Veteran's Social Security Disability Claims Increasing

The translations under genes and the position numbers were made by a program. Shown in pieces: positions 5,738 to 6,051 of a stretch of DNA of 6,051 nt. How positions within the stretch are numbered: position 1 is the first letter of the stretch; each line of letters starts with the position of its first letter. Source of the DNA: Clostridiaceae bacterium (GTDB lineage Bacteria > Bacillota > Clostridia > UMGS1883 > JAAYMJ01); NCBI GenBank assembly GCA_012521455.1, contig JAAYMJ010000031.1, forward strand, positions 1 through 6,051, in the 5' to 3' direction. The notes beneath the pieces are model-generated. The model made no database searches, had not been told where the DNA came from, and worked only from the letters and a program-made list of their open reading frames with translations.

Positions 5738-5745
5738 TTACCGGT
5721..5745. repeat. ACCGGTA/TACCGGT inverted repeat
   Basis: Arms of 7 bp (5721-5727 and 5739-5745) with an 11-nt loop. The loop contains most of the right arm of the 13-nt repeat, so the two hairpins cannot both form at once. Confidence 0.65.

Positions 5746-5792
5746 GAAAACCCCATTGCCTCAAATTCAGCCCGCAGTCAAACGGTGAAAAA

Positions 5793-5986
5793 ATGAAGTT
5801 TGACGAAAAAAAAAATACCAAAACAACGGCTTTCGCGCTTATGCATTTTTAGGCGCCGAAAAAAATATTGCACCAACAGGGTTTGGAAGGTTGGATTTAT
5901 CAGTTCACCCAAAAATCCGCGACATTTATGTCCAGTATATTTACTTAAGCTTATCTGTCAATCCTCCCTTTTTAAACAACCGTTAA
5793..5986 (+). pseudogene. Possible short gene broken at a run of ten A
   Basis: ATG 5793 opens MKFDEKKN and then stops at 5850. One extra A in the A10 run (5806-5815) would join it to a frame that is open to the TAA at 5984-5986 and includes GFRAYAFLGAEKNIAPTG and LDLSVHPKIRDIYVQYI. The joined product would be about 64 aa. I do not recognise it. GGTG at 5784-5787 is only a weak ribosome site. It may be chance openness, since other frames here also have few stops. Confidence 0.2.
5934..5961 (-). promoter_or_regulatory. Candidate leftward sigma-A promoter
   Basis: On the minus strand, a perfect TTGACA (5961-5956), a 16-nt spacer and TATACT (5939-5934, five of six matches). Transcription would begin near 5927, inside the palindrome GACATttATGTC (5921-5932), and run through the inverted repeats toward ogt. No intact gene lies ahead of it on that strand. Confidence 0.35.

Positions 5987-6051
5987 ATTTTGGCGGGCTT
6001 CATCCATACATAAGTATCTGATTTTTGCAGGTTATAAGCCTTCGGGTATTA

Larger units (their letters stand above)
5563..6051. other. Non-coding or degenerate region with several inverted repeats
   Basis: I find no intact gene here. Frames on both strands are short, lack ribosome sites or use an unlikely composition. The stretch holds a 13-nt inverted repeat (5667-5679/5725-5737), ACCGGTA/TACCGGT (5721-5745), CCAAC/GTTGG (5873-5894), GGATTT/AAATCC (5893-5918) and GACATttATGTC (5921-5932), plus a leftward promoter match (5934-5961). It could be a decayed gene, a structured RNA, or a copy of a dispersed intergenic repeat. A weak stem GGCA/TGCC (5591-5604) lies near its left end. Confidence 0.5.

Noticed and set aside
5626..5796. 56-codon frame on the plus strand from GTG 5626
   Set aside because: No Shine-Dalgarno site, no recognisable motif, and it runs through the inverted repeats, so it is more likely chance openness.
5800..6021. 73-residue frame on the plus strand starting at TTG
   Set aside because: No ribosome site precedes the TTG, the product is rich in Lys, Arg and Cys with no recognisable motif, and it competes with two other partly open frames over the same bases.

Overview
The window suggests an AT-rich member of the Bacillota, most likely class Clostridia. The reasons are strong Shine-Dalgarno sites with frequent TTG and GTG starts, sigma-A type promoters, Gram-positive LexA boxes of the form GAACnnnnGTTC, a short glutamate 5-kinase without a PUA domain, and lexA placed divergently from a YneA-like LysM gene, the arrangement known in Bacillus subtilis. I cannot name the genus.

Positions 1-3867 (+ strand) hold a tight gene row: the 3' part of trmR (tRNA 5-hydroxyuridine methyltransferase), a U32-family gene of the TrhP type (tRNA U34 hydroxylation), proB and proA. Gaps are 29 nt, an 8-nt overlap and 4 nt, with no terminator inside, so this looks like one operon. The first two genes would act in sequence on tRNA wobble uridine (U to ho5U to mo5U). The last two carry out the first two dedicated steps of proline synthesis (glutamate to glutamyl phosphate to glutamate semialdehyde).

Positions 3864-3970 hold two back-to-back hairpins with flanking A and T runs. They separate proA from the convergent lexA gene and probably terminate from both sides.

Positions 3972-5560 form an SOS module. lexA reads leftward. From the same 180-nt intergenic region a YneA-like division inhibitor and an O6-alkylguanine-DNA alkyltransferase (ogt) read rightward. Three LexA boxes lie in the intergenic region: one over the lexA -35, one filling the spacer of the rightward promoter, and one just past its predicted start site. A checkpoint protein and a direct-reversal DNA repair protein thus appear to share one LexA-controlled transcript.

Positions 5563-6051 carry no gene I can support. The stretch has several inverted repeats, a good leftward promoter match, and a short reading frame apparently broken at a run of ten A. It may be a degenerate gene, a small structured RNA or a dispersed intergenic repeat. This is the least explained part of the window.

The USA Today reported recently that national payments for veterans with disabilities has risen substantially in the last decade. More specifically, while in 2000 there were annual payments of abut $14.8 billion, by 2011 that total had nearly tripled to just shy of $40 billion annually. It doesn't take much analysis to understand the cause for the rise. In 2000, the U.S. was not at war, but starting in 2001, the country entered two different conflicts in both Iraq and Afghanistan. According to the report, the nation currently has about 22.2 million veterans-about 15% of that group (3.4 million) were disable in some way connected to their service. This includes those who served in all of the nation's conflicts, dating back to the Second World War. Yet, while the total payments include those harmed over the past many decades, the recent rise has been quite significant and tied directly to fighting in Iraq and Afghanistan. Is there more to the story? The article suggests that the sharp rise in disability claims is not only caused by more service members. Part of the rise is also attributed to compensation being provided for more ailments and veterans who more directly seek to receive the benefits that they have earned. All told, the most recent data suggests that nearly half of veterans who served in the two wars filed claims seeking disability compensation. An examination of compensation for veterans of different wars shows how our understanding of combat related injuries and expansion of services provided. For example, veterans of the WWII generation generally received support for an average of 2.3 conditions. That rose to an average of 3.5 conditions for those in service during Vietnam. Today veterans of Iraq and Afghanistan average 6 conditions for which they are compensated. All told, this increase led to a 40% rise in annual payouts today as compared to only ten years ago–before the two recent wars. Understanding Social Security Claims Many are unfamiliar with how program benefit rules apply in these situations. In general, the compensation is based on specific injury. For example, the USA Today story notes that “the most common conditions reported by current generation vets are joint, ligament and vertebral disc problems from carrying body armor.” These all are considered “musculoskeletal impairments” for SS purposes. That doesn't end the matter though. Once the specific injury is identified, an analysis must be performed to determine the extent that the injury impairs “substantial gainful activity.” This essentially means that Social Security disability will only be granted to those who,because of their impairments are unable to earn slightly more than $1,000 a month. This is not necessarily a high bar, and so much confusion and wrangling often centers on this requirement. Social Security Disability Lawyer All those who have suffered injury which might qualify them for benefits to help provide support and stability should seek out a SSD attorney for help navigating the system. It is not uncommon to find yourself in a bureaucratic nightmare when working through the process. A legal professional can provide much needed clarity and ensure you are working as efficiently as possible to reach your goal.